Everything You Ever Wanted To Know About Disassembling an Upright Piano (But Were Too Afraid to Ask)

There are a number of things the common person with knowledge of how to use a screwdriver can do to their piano. If that rare coin from your collection (that for some reason you are studying at the piano) falls in between two keys–you can go get it. If your child spills a drink over your keyboard, you can get in there and do damage control before a cluster of six keys decides to stick together. Whatever the reason may be, if you feel the need to open your piano, even just for a peek, here’s your comprehensive guide on how to do so SAFELY.

In this article, I will be focusing on full upright pianos. Not grands, baby grands, upright spinnet or smaller console pianos. The aforementioned models I either don’t currently have in my shop, or are currently undergoing restoration in varying stages, so much so that I’m unable to reassemble them to disassemble them. Some guidelines I will discuss here may be applicable to spinnets or console pianos, but keep in mind that not every piano is going to be the same. The wide variations in manufacturing techniques and overall designs mean there will be discrepancies. This article is intended to give you a general overview, but you will have to do your own detective work.

Tools needed: Screwdriver. Extra pair of hands.

Before we begin, allow me to cover my behind. These are a set of general instructions. I make no guarantee that every piano comes apart as easily as mine. I will give you an example on how to take apart a common garden variety upright grand piano cabinet, but unless you also happen to have a 1909 Hobart M. Cable upright grand with a serial number in the high 20,000’s, this guide wont be exactly spot on. You will have to use common sense to see how your piano comes apart, but you must swear to the following rules, which I have etched in stone after years of experience.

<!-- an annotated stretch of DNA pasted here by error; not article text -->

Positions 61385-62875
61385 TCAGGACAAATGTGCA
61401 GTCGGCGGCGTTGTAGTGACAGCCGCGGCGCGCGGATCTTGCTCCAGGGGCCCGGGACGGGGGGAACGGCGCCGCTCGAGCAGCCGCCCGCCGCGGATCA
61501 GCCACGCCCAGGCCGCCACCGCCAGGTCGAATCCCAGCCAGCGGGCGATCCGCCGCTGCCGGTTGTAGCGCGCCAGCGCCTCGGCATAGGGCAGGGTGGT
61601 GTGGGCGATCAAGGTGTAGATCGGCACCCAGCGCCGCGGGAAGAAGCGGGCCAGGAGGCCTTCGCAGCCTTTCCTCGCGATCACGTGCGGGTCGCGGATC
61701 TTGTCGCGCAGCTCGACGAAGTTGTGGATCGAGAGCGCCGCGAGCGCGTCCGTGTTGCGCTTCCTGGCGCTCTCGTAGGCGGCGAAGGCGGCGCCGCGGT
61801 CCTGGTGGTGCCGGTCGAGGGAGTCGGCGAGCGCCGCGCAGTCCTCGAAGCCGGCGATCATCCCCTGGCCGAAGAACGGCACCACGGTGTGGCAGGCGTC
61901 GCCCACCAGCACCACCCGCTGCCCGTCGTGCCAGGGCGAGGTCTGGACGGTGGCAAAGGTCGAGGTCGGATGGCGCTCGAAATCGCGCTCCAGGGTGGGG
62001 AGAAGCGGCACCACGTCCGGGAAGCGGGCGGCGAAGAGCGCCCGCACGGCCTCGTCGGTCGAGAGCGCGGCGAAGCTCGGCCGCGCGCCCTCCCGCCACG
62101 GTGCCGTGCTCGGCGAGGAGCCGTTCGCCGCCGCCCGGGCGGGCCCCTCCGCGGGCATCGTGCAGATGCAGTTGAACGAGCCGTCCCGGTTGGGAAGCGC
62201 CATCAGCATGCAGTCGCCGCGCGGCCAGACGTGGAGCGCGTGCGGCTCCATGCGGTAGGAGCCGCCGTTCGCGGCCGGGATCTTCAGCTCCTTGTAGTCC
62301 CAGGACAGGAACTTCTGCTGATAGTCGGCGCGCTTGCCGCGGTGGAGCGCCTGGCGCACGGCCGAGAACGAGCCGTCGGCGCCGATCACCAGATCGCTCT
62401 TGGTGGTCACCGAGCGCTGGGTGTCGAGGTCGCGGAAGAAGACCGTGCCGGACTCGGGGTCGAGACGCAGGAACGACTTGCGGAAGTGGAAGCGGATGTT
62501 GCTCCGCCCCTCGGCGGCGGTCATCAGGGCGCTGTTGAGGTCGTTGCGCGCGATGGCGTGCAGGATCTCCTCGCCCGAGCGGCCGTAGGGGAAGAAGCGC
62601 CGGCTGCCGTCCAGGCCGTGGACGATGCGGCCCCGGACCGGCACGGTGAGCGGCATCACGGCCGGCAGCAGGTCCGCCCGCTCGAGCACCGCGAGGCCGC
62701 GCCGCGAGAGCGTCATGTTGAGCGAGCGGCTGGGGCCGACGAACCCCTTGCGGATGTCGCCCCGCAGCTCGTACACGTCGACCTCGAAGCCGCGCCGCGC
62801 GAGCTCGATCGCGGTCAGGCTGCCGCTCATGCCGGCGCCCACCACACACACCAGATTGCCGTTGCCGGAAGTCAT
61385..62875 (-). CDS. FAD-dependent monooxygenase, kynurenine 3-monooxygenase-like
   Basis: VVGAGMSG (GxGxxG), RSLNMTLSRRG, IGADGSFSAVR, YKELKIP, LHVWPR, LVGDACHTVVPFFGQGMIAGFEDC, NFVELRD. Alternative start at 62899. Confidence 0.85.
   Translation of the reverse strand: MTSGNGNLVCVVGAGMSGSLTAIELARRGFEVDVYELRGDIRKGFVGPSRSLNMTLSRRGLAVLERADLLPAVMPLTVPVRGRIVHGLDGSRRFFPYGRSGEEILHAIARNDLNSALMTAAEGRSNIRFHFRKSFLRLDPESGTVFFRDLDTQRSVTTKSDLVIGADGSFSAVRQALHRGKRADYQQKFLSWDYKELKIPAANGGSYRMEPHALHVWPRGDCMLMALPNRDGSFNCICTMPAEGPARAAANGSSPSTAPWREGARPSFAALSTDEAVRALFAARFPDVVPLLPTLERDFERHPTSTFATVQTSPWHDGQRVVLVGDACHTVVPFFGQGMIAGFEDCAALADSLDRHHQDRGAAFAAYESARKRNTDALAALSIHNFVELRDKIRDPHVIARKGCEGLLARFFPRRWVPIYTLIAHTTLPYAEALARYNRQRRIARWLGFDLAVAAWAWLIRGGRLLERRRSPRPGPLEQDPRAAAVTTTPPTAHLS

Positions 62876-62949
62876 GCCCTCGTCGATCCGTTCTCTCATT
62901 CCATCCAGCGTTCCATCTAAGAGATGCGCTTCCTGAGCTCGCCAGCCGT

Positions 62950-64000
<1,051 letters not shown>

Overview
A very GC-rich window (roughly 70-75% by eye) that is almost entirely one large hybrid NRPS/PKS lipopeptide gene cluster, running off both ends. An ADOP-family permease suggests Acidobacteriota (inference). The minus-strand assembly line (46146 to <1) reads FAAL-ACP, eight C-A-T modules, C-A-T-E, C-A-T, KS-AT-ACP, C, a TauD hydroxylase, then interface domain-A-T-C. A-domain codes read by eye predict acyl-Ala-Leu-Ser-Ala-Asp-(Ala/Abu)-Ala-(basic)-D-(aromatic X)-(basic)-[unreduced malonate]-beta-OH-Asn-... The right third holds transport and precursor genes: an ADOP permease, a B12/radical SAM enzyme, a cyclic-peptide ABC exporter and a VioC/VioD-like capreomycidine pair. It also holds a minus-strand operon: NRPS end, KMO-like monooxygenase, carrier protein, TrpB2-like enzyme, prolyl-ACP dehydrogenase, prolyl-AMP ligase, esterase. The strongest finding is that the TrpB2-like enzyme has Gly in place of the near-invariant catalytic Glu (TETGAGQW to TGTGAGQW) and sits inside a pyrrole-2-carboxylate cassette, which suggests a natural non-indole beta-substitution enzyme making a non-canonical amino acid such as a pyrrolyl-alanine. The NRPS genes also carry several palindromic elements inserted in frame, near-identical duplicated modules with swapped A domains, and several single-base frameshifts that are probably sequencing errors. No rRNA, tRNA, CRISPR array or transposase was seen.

1. Don’t force anything. If it doesn’t move easily, it’s probably not stuck. There may be another screw holding it in somewhere. Take your time and look it over again. Most of these pianos were made so well, all the parts were made to fit together perfectly. Go slow, or you risk scratching/dinging/pitting/bending/breaking etc. something.

2. Don’t be a hero. If at any time something makes you feel uncomfortable (that little voice that says “should I really be doing this?”), please, for the love of all that is holy: stop. Consult a qualified piano technician. Let them screw things up. It’s called “shifting liability.”

Okay here we go, with hopefully helpful pictures included.

1. If your piano key-cover is closed: open it.

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2. If your piano is equipped with a movable desk: close it.

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3. Open the top lid

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4. All upright pianos will have a latch of some sort holding the desk to the side-rails of the piano. Locate these latches and open them.

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5. Remove the desk by pulling it towards you and then upwards. An extra pair of hands helps in this instance, as they can be heavy. Set the desk aside in a safe place so it doesn’t get scratched.

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6. The piece of wood that supports the desk is called the “shelf.” Mine is held onto the arms of the piano with one screw on either side. Remove the screws. This particular shelf is also held on with two more screws below, and is slid forward for removal. Remember what I said earlier? Every piano is different. Go slow.

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7. Remove the shelf and set it aside.